Even before the Captain and I ventured East in search of the Hakkasan group’s new temple to fine dining, HKK, we’d heard stories. These tales tended to be a consistent paean to what was rumoured to be the best Chinese food in London – ‘next level’, ‘beyond innovative’ and ‘much better than Hare and Tortoise’ were just some of the accolades we’d heard. But where there’s hype, there’s so often disappointment, and we were preparing ourselves for a ‘meh’ experience. There have been all too many places in the past few years which open to a maelstrom of hype and glowing reviews, only for standards to slip almost immediately. Less than six months after its much-lauded opening, had HKK managed to keep the good ship afloat? Or was it holed beneath the waterline and in desperate need of the culinary equivalent of pumping water?
Thankfully, we didn’t need to worry. After managing to completely ignore it on first heading to Shoreditch’s increasingly trendy Worship Street, the discreet sign and low-key entrance eventually made itself clear – albeit in the most modest of ways. If you thought that the Hakkasan restaurants offered a modest and self-effacing exterior, you genuinely ain’t seen nothing yet. It’s quite obvious that the aim is to attract a well-heeled and discreet clientele, and to this end the main room is almost comically simple in its bare straightforwardness. There are around a dozen tables of various sizes, a central area where theatrical feats of food preparation can be undertaken (we’ll come to that) and an open kitchen at the back, where various white-jacketed chefs silently bustle around. Apart from a small bar area, that’s your lot. It’s a far cry from the huge spaces of Hakkasan, but that’s intentional. When you’re at Worship Street, prepare to genuflect at this temple of gastronomic indulgence.
There are various plans of attack, depending on what time of day you’re visiting and how hungry you are. At lunchtime, the time-pressed or impecunious might fall upon the 4-course business lunch menu with delight, as it’s something of a steal at £28.50. At the other end of the spectrum is the 15-course tasting menu, with delights including everything from abalone to Wagyu beef on its impressive roster, and an equally impressive price tag of £95 sans wine to contend with. The Captain and I, however, decided to go for something in between, and the 5-course duck lunch menu seemed the perfect compromise.
I like duck. It’s a far more interesting bird to eat than chicken or grouse, offering a variety of ways in which it can be taken. Here, the chef Tong Chee Hwee uses his considerable expertise to make it less a meal, more a voyage into the lucky/unfortunate bird’s various edible attributes. Therefore, an opening starter of mango, lotus flower and duck wrap offers an upmarket take on the sort of hoisin duck wraps that mediocre establishments specialise in, and a ‘truffle duck broth’ is equal parts rich, warming soup and a delectable blend of flavours that both befuddle and delight.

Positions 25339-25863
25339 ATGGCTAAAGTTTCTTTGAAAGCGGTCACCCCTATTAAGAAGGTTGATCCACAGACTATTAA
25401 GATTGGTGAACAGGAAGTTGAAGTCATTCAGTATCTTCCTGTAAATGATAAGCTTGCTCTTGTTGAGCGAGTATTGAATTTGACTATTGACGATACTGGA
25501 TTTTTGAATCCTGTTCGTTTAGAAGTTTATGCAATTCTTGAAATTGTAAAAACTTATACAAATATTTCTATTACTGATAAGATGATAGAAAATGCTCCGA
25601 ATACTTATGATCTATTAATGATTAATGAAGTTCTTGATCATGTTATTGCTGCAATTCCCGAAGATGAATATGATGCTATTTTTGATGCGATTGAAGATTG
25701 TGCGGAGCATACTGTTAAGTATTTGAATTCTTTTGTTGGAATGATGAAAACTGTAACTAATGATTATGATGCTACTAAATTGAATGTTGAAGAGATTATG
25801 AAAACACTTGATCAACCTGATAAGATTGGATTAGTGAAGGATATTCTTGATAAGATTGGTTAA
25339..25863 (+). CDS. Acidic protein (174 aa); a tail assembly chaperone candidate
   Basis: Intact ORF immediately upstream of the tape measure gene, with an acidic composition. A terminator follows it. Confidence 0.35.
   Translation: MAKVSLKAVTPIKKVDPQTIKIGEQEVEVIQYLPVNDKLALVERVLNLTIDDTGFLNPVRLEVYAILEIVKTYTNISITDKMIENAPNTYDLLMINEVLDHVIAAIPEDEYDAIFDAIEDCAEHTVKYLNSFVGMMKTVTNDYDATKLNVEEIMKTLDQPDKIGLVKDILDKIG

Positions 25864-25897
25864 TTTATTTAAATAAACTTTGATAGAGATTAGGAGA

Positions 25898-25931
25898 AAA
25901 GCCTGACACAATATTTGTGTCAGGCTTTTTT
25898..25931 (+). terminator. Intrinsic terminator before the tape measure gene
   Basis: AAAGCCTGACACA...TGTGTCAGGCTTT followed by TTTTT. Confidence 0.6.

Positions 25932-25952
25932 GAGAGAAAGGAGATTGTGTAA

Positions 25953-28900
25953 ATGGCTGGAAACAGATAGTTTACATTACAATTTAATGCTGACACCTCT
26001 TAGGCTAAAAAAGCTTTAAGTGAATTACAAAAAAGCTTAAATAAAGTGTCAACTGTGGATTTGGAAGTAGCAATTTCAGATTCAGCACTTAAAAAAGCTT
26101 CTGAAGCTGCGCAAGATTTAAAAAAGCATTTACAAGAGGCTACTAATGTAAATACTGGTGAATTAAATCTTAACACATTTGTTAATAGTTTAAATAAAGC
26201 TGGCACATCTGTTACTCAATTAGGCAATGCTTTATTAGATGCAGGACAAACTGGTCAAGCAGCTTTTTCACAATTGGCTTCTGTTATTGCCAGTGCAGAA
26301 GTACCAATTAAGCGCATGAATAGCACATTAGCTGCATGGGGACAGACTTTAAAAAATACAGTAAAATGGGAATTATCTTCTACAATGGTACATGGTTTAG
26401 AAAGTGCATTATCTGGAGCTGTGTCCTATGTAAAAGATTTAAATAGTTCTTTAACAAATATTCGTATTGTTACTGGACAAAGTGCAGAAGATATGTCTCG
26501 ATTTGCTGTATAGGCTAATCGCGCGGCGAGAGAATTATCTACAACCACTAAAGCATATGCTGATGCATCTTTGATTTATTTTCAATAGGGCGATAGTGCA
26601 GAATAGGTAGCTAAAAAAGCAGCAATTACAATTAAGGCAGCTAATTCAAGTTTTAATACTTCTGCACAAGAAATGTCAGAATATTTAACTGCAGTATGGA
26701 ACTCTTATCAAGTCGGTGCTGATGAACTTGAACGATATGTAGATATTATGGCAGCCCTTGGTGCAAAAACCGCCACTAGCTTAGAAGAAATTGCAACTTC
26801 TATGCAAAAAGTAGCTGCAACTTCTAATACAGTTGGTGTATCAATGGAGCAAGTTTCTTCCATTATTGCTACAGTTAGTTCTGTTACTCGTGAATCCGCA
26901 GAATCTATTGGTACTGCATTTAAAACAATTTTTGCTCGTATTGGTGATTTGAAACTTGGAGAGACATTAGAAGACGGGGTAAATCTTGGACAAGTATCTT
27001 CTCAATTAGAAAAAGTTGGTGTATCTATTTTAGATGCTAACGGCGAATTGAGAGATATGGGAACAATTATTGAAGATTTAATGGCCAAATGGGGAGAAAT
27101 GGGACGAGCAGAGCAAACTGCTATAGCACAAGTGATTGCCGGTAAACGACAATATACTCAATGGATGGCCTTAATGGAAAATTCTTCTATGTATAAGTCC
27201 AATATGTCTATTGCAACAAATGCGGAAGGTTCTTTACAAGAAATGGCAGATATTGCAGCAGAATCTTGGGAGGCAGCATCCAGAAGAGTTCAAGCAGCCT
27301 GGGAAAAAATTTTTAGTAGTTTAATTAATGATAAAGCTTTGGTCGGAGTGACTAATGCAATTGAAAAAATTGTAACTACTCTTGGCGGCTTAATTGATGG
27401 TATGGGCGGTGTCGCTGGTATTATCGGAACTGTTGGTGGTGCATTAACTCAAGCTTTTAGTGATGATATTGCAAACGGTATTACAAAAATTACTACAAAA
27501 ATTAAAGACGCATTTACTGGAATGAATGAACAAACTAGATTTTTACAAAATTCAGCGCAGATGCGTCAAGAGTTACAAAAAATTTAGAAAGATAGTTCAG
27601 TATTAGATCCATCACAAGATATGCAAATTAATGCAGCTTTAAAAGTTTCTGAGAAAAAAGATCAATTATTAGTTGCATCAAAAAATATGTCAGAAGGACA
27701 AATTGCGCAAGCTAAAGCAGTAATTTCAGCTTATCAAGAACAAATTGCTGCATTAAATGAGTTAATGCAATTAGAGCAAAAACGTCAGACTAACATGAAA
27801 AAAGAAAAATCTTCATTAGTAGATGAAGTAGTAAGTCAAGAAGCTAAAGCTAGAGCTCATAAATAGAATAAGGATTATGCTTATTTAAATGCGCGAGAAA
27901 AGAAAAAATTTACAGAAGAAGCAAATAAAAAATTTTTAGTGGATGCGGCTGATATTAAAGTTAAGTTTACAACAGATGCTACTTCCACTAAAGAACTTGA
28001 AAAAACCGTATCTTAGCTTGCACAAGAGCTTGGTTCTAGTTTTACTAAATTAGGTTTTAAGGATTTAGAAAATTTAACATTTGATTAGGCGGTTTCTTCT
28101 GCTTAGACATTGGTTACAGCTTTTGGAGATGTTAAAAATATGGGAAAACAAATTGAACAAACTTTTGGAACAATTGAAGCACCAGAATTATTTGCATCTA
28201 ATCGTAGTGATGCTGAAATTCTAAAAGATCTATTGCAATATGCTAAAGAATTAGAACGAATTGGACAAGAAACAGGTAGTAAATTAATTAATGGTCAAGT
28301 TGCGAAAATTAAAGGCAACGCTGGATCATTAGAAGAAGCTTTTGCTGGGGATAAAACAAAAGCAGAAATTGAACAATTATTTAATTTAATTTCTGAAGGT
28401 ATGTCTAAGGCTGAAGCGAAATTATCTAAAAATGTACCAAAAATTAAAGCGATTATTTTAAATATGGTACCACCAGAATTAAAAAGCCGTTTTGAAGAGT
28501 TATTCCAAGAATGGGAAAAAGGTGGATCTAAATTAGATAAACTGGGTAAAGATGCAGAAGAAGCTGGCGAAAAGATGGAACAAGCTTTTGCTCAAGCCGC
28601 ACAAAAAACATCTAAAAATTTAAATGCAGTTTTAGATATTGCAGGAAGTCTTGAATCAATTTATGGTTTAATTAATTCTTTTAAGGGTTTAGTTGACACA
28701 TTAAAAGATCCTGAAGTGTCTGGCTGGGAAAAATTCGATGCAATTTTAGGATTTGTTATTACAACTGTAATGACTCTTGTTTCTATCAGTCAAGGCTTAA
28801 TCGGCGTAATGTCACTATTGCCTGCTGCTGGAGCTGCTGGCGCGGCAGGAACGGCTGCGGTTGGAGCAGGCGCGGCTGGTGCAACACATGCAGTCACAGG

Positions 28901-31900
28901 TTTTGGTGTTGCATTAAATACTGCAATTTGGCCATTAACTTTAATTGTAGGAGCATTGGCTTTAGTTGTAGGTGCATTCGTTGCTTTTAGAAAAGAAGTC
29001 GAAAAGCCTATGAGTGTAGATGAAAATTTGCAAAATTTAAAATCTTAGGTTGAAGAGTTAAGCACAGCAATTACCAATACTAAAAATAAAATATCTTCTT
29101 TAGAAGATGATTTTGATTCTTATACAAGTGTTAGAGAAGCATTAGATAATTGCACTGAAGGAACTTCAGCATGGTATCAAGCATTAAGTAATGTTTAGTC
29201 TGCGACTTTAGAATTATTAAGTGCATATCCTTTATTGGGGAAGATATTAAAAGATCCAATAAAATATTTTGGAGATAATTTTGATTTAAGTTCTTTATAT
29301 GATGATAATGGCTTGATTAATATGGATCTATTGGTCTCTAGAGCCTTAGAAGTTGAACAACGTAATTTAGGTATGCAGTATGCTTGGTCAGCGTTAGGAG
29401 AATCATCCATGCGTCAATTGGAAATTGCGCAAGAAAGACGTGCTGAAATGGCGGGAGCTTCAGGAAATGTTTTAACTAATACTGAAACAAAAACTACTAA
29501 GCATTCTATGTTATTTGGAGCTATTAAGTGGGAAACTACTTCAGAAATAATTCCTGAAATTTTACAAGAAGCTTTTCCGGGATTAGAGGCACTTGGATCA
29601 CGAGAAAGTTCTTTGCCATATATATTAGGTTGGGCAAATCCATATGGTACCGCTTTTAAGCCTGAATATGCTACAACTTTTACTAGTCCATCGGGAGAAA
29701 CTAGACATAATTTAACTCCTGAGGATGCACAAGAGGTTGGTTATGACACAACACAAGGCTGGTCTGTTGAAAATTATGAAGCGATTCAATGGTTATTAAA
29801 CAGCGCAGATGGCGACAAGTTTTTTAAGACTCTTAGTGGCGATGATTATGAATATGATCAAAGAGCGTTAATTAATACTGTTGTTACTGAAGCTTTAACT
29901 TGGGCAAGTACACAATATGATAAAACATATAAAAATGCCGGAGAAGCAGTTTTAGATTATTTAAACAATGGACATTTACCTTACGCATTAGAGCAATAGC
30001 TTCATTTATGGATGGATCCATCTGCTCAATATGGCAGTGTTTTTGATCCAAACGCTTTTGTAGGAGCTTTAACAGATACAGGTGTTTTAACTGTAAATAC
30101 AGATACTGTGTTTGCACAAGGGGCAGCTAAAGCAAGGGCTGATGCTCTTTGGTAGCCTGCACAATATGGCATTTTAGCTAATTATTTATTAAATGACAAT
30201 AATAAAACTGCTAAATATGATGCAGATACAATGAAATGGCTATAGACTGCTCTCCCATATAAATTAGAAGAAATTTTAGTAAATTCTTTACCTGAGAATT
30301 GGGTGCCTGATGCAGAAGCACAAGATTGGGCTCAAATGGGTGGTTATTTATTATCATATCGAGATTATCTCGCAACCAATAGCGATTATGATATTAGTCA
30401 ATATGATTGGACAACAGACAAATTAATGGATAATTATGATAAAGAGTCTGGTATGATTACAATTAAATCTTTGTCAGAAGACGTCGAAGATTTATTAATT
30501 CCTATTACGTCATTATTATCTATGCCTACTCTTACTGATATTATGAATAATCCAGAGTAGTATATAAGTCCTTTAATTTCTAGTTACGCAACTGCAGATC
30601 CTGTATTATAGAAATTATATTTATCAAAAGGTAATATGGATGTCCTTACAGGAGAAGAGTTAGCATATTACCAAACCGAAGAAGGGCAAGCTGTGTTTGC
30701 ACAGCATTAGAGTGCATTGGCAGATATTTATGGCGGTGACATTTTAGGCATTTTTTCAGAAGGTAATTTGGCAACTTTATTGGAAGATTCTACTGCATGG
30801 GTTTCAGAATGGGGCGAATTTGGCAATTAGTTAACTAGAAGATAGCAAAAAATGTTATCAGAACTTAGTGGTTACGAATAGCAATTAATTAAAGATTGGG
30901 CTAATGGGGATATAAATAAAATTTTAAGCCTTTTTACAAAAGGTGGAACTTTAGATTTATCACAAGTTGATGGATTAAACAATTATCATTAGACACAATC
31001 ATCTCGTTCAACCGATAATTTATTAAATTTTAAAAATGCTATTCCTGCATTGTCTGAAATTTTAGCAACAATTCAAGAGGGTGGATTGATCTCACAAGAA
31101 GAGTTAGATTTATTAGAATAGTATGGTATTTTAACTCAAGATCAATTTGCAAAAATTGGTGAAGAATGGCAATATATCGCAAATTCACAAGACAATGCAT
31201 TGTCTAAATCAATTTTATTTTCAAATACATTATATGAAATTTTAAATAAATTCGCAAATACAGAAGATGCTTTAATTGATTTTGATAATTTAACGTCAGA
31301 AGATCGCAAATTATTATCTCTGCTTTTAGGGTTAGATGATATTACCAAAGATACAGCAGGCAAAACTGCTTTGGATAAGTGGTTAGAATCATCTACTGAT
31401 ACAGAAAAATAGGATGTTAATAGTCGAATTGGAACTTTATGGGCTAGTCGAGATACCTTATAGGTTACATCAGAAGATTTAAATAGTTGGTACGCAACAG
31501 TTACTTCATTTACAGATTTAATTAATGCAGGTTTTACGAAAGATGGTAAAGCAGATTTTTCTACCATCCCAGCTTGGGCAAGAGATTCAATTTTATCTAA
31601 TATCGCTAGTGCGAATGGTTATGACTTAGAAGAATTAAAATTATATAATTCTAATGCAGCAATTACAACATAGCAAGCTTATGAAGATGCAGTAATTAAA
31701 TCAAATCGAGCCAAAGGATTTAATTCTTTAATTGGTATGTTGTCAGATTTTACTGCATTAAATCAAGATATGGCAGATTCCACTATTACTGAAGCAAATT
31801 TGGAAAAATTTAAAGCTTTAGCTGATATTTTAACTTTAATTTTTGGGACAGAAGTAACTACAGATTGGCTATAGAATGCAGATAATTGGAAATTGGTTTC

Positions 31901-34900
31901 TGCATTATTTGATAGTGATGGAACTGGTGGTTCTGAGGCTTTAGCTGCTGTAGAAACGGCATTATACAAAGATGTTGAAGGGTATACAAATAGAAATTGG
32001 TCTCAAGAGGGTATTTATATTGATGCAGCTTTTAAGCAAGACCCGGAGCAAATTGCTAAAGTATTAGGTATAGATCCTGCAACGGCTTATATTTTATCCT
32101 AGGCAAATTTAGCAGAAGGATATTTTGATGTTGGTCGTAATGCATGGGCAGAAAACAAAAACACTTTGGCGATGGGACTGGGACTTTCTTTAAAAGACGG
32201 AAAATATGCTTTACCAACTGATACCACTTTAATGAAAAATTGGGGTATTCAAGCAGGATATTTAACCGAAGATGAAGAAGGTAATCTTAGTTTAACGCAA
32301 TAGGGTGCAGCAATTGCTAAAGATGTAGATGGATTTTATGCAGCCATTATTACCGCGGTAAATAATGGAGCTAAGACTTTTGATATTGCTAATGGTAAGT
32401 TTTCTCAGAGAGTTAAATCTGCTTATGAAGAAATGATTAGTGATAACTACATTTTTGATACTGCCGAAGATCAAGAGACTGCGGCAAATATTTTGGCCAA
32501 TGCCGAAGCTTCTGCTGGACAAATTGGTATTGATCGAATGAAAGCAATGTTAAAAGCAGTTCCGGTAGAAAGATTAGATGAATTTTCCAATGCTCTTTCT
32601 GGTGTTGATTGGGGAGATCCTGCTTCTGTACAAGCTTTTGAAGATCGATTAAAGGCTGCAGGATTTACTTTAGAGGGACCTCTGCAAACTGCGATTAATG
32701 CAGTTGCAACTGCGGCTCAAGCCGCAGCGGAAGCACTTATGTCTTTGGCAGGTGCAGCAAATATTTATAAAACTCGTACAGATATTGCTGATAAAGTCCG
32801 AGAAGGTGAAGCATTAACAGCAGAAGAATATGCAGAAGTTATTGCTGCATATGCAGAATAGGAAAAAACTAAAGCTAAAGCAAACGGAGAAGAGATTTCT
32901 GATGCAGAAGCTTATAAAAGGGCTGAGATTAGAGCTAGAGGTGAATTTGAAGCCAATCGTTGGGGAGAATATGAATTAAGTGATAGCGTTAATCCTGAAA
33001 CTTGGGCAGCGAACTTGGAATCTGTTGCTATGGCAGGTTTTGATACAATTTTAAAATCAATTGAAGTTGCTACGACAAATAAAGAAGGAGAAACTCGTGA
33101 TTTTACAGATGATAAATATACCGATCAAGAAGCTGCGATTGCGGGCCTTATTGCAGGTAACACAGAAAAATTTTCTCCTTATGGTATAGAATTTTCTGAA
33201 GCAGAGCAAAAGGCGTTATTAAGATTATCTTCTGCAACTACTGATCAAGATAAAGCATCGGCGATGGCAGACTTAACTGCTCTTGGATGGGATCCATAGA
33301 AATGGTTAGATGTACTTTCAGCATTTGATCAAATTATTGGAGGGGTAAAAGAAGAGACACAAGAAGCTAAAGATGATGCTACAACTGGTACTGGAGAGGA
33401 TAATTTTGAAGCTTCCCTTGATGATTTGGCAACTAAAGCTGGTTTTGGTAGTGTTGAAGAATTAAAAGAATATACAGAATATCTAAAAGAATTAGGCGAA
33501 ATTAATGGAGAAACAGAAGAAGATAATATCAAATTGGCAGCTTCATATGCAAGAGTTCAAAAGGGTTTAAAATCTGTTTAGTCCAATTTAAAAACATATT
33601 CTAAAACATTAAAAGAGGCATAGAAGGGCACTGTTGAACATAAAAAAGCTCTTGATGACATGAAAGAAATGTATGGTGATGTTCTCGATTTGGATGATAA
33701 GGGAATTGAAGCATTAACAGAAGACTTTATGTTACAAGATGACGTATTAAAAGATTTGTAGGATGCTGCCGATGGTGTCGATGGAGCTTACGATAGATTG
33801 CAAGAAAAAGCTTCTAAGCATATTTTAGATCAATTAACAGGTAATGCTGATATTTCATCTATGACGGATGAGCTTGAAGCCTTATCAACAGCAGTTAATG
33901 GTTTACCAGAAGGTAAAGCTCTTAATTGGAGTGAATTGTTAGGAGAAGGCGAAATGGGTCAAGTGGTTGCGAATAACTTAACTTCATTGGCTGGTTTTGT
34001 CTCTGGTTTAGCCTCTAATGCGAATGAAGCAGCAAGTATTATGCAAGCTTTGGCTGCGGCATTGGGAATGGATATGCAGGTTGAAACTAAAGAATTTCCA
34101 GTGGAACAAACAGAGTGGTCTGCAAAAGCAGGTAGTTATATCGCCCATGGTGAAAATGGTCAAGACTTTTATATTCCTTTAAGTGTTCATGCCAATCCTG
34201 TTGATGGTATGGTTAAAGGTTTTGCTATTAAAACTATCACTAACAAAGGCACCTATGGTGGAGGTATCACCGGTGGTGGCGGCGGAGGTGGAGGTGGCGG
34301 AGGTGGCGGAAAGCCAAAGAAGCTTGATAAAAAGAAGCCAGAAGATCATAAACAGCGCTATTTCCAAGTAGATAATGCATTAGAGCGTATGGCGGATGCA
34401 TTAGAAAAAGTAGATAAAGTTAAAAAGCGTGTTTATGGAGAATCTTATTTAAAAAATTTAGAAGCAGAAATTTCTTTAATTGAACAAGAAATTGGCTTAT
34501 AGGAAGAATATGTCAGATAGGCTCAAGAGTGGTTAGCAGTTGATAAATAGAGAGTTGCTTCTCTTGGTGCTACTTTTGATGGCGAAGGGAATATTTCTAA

However, there are more theatrical excitements at hand. The Captain and I are summoned over to the central area and shown a glistening Peking duck, which has had all the care and attention in the world shown to it, including being roasted in cherry wood. A small part of its golden skin is then cut off, followed by a gloriously fatty part of its unctuously tasty flesh, which is then placed inside a single pancake. If you were of a mercenary bent, you might call it ‘crispy duck’, but it’s so much more than that rather banal appellation, just as a later course of roasted duck claypot with Wagyu beef and jasmine rice is a dizzyingly delectable blend of flavours which probably wouldn’t work with a less capable chef, but here are synthesised to fine effect.
The meal ends with a salted cashew nut and milk chocolate parfait, somewhat to the Captain’s disappointment, who had hoped for more duck, possibly in a chocolate form. It’s the weakest thing we eat, and still utterly, scrumptiously excellent. The whole shebang is washed down with a well-chosen bottle of German Stepp & Gaul Pinot Noir, which proves a fine match for the infinite complexities of the duck in all its forms.
We leave, sated and hearty. Deposited into the outside world once again, the Captain and I glance at one another, with the look of two men who have shared an important, life-changing experience. No words are necessary. We salute one another, and part, him to a mysterious life on board a vessel somewhere, where the only duck he’s likely to eat is one he’s captured himself. While this might garner him points for sustainability and organic provenance, I have a very grave doubt that even a man as talented and skilled as the Captain will ever come close to making it taste as delicious as HKK’s endeavors. Worship, it seems, is the mot juste.